Food Security in India – Q/Ans Class 9 Economics

‘Food Security in India’ Chapter Class 9 NCERT Economics Question and Answers are given here.

Answers to NCERT Questions

Q. 1. How is food security ensured in India?
Ans. Food security is ensured in India by ensuring the availability of food to all sections of society. The Indian government has implemented initiatives such as buffer stock and the public distribution system. Additionally, various poverty alleviation programs like Integrated Child Development Services, Mid-Day Meals, and Antyodaya Anna Yojana contribute to this goal.

Q. 2. Which people are more prone to food insecurity?
Ans. People or groups most prone to food insecurity include landless individuals, traditional artisans, and beggars, as they often earn low wages and face long-term unemployment. Additionally, those susceptible to natural disasters such as continuous droughts or floods are also at risk of food insecurity.

Q. 3. Which states are more food insecure in India?
Ans. Economically backward states with high levels of poverty, tribal populations, remote areas, and regions prone to natural disasters exhibit higher levels of food insecurity. States like Eastern Uttar Pradesh, Bihar, Jharkhand, Odisha, West Bengal, Chhattisgarh, parts of Madhya Pradesh, and Maharashtra have significant populations facing food insecurity.

Q. 4. Do you believe that the Green Revolution has made India self-sufficient in food grains? How?
Ans. Yes, the Green Revolution has indeed made India self-sufficient in food grains. Continuous crop cultivation throughout the year, facilitated by the Green Revolution, has enabled the maintenance of buffer stocks. Even during adverse seasons, India has not experienced famine due to increased agricultural productivity.

Q. 5. “A section of people in India are still without food”. Explain.
Ans. Despite food availability, distribution challenges persist in India. Buffer stocks may exist in states like Punjab, but issues related to infrastructure and transportation hinder their distribution to regions in need, such as Jharkhand. Additionally, poverty prevents some individuals from purchasing or storing food, while others lack access to nutritionally rich food.

Q. 6. What happens to the supply of food when there is a disaster or calamity?
Ans. Natural calamities decrease total food grain production, leading to shortages and increased food prices in affected areas. Some individuals may be unable to afford food at elevated prices. Additionally, damage to transportation infrastructure restricts the supply of food from unaffected regions, potentially exacerbating food shortages and leading to famine in severe cases.

Q. 7. Differentiate between seasonal hunger and chronic hunger?
Ans. Chronic hunger results from continuously inadequate food quantity or quality due to low income, affecting poor individuals who struggle to afford sufficient or nutritious food. Seasonal hunger, prevalent in rural areas due to seasonal agricultural activities, stems from fluctuations in income earned through seasonal work. Urban areas may experience seasonal hunger due to irregular incomes from casual labor.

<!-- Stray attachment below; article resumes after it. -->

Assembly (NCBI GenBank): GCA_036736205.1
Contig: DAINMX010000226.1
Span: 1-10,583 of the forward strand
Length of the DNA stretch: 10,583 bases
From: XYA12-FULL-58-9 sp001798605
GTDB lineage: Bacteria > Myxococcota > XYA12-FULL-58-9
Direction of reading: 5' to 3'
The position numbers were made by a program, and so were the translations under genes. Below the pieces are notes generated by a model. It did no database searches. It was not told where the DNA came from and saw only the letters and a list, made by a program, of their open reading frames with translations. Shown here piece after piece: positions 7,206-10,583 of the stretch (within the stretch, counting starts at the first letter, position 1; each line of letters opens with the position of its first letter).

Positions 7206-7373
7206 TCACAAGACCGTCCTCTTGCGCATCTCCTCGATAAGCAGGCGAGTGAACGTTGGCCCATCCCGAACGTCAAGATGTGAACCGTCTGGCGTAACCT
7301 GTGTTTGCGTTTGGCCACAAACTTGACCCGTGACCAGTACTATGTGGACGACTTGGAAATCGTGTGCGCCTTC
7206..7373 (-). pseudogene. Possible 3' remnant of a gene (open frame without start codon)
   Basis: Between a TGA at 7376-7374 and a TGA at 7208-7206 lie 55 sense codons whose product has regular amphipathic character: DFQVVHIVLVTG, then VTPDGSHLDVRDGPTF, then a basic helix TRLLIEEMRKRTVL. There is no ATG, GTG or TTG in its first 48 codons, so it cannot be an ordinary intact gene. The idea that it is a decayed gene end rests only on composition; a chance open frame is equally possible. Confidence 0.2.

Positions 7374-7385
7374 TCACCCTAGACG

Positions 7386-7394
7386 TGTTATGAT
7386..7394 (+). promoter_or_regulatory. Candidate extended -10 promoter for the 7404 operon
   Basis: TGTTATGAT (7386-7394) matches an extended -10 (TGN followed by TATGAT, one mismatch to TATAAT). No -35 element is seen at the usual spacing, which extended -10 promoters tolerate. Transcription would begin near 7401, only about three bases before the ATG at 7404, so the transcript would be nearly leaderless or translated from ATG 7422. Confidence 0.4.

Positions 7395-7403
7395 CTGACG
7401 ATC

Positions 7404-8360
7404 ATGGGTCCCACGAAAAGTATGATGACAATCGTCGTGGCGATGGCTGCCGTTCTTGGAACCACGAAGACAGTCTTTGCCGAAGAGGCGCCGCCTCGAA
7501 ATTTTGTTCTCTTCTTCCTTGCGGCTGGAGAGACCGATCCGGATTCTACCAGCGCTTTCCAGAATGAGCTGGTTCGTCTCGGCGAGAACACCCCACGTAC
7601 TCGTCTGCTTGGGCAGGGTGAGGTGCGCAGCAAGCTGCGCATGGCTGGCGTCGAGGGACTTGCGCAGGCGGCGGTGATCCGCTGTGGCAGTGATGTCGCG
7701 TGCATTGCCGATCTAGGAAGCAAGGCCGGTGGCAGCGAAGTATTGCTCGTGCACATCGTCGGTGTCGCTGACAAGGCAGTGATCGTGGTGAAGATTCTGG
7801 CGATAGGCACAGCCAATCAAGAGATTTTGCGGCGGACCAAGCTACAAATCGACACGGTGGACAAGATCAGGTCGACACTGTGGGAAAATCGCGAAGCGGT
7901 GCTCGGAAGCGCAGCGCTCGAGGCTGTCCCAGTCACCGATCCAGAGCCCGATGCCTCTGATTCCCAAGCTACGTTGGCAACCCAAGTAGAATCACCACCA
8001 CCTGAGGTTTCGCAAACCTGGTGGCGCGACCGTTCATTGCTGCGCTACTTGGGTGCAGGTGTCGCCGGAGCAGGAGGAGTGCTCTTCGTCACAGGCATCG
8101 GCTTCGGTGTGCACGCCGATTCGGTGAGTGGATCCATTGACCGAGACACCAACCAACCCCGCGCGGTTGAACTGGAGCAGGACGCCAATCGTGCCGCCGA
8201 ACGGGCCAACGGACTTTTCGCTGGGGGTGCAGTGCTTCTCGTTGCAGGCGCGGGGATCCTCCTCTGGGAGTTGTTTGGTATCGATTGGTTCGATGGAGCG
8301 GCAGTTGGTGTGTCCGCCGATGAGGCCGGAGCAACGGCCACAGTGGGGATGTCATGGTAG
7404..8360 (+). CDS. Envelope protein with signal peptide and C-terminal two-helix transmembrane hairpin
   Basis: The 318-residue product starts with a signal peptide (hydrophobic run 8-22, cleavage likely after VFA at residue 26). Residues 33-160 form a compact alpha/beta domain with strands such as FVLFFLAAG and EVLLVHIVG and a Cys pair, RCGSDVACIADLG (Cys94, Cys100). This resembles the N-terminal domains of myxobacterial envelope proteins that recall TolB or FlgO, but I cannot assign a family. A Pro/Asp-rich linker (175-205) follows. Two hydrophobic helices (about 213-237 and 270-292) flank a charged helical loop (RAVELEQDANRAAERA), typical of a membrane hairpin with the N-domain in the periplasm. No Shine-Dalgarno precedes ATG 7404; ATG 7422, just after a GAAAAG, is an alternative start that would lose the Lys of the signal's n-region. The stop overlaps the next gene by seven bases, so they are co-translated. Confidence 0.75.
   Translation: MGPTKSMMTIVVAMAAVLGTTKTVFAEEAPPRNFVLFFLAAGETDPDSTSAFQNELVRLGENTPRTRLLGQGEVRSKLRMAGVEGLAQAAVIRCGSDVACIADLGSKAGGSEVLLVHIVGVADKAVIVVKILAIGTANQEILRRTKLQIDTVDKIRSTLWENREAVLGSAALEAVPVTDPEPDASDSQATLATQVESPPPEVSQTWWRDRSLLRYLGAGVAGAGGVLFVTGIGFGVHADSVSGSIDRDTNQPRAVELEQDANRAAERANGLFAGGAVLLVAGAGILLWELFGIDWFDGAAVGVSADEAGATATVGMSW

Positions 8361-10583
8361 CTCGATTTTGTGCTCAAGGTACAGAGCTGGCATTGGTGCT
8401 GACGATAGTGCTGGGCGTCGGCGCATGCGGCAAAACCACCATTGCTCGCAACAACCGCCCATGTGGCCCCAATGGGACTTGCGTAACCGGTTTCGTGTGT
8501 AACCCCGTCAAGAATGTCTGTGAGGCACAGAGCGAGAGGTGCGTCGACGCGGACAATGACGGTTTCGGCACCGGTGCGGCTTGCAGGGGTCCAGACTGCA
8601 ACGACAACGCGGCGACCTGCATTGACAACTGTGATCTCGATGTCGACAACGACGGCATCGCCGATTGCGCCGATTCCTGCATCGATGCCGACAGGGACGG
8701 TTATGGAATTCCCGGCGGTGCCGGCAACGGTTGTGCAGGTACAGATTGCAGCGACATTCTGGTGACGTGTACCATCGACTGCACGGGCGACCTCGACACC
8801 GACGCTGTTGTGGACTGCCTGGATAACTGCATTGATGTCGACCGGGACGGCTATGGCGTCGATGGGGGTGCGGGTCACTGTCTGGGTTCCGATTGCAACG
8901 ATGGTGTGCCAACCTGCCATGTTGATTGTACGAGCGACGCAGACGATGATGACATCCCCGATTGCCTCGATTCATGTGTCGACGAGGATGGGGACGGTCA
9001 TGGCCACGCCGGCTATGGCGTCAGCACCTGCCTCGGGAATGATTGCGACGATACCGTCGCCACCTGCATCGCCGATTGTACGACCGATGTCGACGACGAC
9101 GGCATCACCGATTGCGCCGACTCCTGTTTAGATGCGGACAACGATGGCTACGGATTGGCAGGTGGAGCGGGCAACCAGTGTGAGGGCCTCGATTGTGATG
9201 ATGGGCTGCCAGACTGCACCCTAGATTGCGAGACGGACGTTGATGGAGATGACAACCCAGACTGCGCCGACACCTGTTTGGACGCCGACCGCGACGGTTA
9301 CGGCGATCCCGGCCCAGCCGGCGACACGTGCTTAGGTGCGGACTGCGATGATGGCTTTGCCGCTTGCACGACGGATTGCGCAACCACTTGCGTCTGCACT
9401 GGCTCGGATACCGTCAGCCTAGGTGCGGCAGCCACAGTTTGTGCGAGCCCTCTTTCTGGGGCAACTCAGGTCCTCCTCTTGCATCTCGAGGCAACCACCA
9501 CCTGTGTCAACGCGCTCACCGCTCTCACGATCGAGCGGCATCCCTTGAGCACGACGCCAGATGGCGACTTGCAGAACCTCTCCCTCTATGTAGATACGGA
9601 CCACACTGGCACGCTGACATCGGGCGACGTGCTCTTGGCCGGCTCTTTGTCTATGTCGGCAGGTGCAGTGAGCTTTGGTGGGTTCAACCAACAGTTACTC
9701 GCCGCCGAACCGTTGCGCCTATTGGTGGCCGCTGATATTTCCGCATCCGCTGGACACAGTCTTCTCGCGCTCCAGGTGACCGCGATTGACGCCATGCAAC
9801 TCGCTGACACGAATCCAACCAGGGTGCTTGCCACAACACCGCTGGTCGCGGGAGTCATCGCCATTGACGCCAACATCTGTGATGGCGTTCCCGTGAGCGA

Q. 8. What has our government done to provide food security to the poor? Discuss any two schemes launched by the government.
Ans. The government has implemented various schemes to ensure food security for the poor. Two notable schemes include:
(i) Public Distribution System: This system distributes subsidized basic commodities through fair price shops nationwide.
(ii) Antyodaya Anna Yojana: Targeting the poorest families below the poverty line, this scheme provides highly subsidized food grains, with 35kg allocated to each eligible family.

Q. 9. Why is buffer stock created by the government?
Ans. The government creates buffer stocks to distribute food grains to deficit areas and poorer sections of society at prices lower than the market rate. Buffer stocks also mitigate food shortages during poor harvest seasons or calamities.

Q. 10. Write notes on:
(i) Minimum Support Price (MSP): The MSP is the price at which the government purchases crops from farmers, distinct from market prices. It supports farmers and ensures adequate food grain production.
(ii) Buffer Stock: Comprising food grains stored by the government, buffer stocks are procured at MSP and distributed in deficit areas or during food shortages.
(iii) Issue Price: This is the price at which procured and buffer stock food grains are sold through the Public Distribution System, higher than MSP but lower than market prices.
(iv) Fair Price Shops: Also known as ration shops, these establishments sell subsidized items such as wheat, rice, kerosene, and sugar to those holding ration cards, forming a crucial part of the Public Distribution System (PDS).

Q. 11. Write a note on the role of cooperatives in providing food and related items.
Ans. Cooperative societies play a significant role in providing food and related items to the economically disadvantaged. These societies set up shops selling low-priced goods, ensuring access to essential commodities. Examples include Mother Dairy and Amul, which provide milk and milk products at controlled rates. Additionally, cooperatives like the Academy of Development Science (ADS) facilitate the establishment of grain banks through networks of NGOs, further supporting food security initiatives.

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